I have forgotten all about the immigration (DGM) man who had visited us at the chief’s house and haven’t thought of him at all until we see him on our way back to Gemena, standing on the side of the road, flagging us down and telling us to stop. Frito is ahead of us, flying down the road, while Toussaint follows behind, never too far, so he is with us when we are told that I must follow the DGM man to the chief’s house. Mandaba asks what the deal is and is told that we do not have permission to dig wells and therefore, my passport is to be confiscated. Arguing ensues, as we never dug wells and he knows exactly what we were doing because he was there. A policeman joins the group and discussions about me and our work continue between the three men, with me standing to the side.
I am quiet as my eyes go from man to man and I notice that Toussaint is silent, too, taking it all in. His face is impassive, but I can see his body is tense and he is ready for a fight, sitting there on his motorcycle, eyes covered by wrap-around sunglasses. The arguing ends with me being told that I must follow the policeman and that I must go to the chief’s house. Mandaba tells me to get back on the motorcycle but the police stops me, saying I must walk with him. I get the nod from the guys and I walk by the police while they follow on the motorcycles until we reach a round hut-like structure where the chief sits with hands scratching his round belly, leaning back into the bamboo chair. He lazily waves us to other chairs and asks what the problem is. It seems we are in a court situation although I am not entirely sure. I lean to Mandaba and whisper, “whatever happens, my passport cannot be taken from me”. He nods and listens as the DGM guy states his side of the story with no interruption from our side. Mandaba does the same when we are given the floor and we wait. The chief has questions, which are answered, and then I hear the fateful word, “passport”.
My passport is in a small backpack inside a crate, tied to the back of Toussaint’s bike. On top of it, two pairs of rubber boots are tied, as well as the chicken given to us in thanks for helping the village. So, when the chief says I must hand over my passport, Toussaint flatly refuses to take it out. All his pent-up words come flowing out and I cannot follow the barrage as he lets loose. I watch in fascination as this quiet guy has his say, looking fierce and determined. I am not sure what his talk accomplishes, though, as Mandaba and I receive permission to leave to talk to another chief, looking for help, with the policeman following us. The second chief agrees that I should have never been arrested and that there is no proper place to keep me. He doesn’t offer any more help, though, so we return from where we came. Mandaba stops to speak to Frito who has backed up to find out what is happening and I walk on with the policeman, who cheekily asks me for a solar lamp. I look at him and say, “no” and continue walking, much to his surprise.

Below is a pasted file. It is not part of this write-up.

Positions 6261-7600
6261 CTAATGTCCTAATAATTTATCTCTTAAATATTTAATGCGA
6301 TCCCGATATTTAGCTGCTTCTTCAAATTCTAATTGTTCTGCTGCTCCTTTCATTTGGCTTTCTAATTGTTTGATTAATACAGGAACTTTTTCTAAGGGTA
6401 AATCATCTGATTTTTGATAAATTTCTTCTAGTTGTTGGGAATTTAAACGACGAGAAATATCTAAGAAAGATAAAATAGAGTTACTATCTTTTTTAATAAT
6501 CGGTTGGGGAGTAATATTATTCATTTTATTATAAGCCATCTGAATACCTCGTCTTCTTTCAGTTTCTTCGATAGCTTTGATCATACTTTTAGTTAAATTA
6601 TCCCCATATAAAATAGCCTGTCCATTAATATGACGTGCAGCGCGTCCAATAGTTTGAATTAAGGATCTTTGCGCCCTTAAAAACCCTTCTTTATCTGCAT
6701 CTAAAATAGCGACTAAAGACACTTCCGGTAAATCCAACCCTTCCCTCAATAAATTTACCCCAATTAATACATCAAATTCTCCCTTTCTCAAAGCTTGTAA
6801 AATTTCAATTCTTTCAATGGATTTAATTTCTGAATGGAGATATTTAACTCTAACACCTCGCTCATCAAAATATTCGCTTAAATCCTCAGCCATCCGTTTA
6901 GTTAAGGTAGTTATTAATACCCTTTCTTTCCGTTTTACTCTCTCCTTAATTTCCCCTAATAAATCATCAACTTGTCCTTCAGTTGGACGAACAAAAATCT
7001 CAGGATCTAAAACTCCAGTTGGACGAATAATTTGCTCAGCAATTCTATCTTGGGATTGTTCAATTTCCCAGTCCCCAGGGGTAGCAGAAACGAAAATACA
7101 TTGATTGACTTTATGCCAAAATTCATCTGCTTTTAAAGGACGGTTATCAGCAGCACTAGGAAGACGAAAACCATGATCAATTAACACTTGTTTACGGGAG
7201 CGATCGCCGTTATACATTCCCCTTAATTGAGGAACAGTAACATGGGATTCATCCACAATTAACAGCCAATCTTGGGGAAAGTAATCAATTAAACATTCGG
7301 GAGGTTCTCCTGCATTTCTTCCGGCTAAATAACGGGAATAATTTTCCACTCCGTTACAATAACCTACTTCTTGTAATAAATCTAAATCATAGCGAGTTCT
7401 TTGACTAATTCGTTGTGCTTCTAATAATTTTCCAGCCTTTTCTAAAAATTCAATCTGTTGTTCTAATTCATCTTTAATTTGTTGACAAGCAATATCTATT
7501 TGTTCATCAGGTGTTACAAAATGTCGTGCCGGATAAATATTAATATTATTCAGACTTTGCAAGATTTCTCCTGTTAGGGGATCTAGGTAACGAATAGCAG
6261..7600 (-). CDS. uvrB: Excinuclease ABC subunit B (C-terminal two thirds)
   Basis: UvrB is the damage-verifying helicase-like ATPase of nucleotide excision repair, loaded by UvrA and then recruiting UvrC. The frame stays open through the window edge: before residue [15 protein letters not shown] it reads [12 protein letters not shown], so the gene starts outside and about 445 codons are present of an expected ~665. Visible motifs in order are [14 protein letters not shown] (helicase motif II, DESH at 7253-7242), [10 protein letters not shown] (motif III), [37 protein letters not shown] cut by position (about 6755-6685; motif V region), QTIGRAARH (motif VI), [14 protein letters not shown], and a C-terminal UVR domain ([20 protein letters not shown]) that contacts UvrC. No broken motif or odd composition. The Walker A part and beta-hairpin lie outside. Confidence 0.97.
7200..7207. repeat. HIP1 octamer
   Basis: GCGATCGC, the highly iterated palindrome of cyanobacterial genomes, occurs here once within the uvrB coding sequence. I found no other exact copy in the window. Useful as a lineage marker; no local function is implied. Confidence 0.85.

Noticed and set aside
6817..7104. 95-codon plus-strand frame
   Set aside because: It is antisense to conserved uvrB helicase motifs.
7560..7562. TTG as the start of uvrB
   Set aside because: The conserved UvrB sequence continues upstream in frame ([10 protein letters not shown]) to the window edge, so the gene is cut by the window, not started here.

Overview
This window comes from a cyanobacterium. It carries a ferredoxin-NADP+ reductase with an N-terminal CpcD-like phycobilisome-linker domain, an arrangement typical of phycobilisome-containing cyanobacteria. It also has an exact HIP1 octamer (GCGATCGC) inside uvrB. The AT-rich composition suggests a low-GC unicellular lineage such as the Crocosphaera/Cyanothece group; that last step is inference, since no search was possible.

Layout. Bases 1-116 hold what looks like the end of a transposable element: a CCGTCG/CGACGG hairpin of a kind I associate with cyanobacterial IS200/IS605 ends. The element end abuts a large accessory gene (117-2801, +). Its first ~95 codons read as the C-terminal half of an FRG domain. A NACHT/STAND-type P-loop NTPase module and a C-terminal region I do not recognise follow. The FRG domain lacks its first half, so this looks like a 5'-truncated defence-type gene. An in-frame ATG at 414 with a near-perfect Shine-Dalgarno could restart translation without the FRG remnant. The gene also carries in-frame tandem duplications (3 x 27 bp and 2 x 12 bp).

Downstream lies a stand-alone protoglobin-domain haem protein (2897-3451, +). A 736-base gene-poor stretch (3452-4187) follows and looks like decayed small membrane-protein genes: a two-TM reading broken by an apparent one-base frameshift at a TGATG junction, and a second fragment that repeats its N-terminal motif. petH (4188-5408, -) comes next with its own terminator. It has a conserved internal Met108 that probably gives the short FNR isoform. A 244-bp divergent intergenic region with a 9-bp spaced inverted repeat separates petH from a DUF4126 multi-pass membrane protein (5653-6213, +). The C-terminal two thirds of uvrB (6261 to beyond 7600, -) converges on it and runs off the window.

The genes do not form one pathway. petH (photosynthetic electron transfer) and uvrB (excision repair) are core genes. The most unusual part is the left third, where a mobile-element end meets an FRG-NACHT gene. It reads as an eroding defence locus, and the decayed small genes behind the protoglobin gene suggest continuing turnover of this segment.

While waiting for the verdict, the DGM guy tells Mandaba that the lamp I gave him is broken and in a gesture that is so kind and respectful, Mandaba goes to help him. He helps this man who has arrested me falsely and who has the power to release both me and my passport. He kindly looks over the lamp and explains to the guy how to use it. I fume as i sit on my crooked bamboo chair, hoping the stupid lamp never works again, but watching Mandaba teaches me a lesson in kindness and gentleness that I never expected to learn here in this world of strong words, loud voices, and menacing faces. I decide not to be angry or frustrated but to ride this whole thing out and I offer to stay if they want me to, as I have snacks, water and a hammock. Mandaba doesn’t bother to translate this and instead, he sits down with me to hear the verdict.
I am to hand over my passport, I am told, and it will be returned to me tomorrow, in Gemena, where Mandaba and I are expected to appear at the main DGM office. Knowing that all that is required for me to be free with a passport is a bribe to each of the men, I slowly follow Toussaint to the bike to get the passport, in order to hand it over. The chicken gets untied, as do the boots, water bottles, and crates. I find my passport and hesitantly, ever so slowly, I hand it over, watching as it gets tucked into a coat pocket.
Two and a half hours after the incident started, we are back on the bikes, headed to Gemena, with a cheery “bon voyage” from the chief. We are each stuck in our thoughts, knowing that things didn’t go too well back there. Once again, I get off the bike to slog through the long sand pit ahead because the motorcycle sinks too heavily with two of us on it.
The walk through the sand that seeps into my sneakers allows me to reflect on what has happened. I know that if I pay a bribe now, I will be paying bribes for all my days, so the passport had to be given over. I understand that, I really do. Yet, I am left feeling like a person without a country, without identity and I hate that feeling.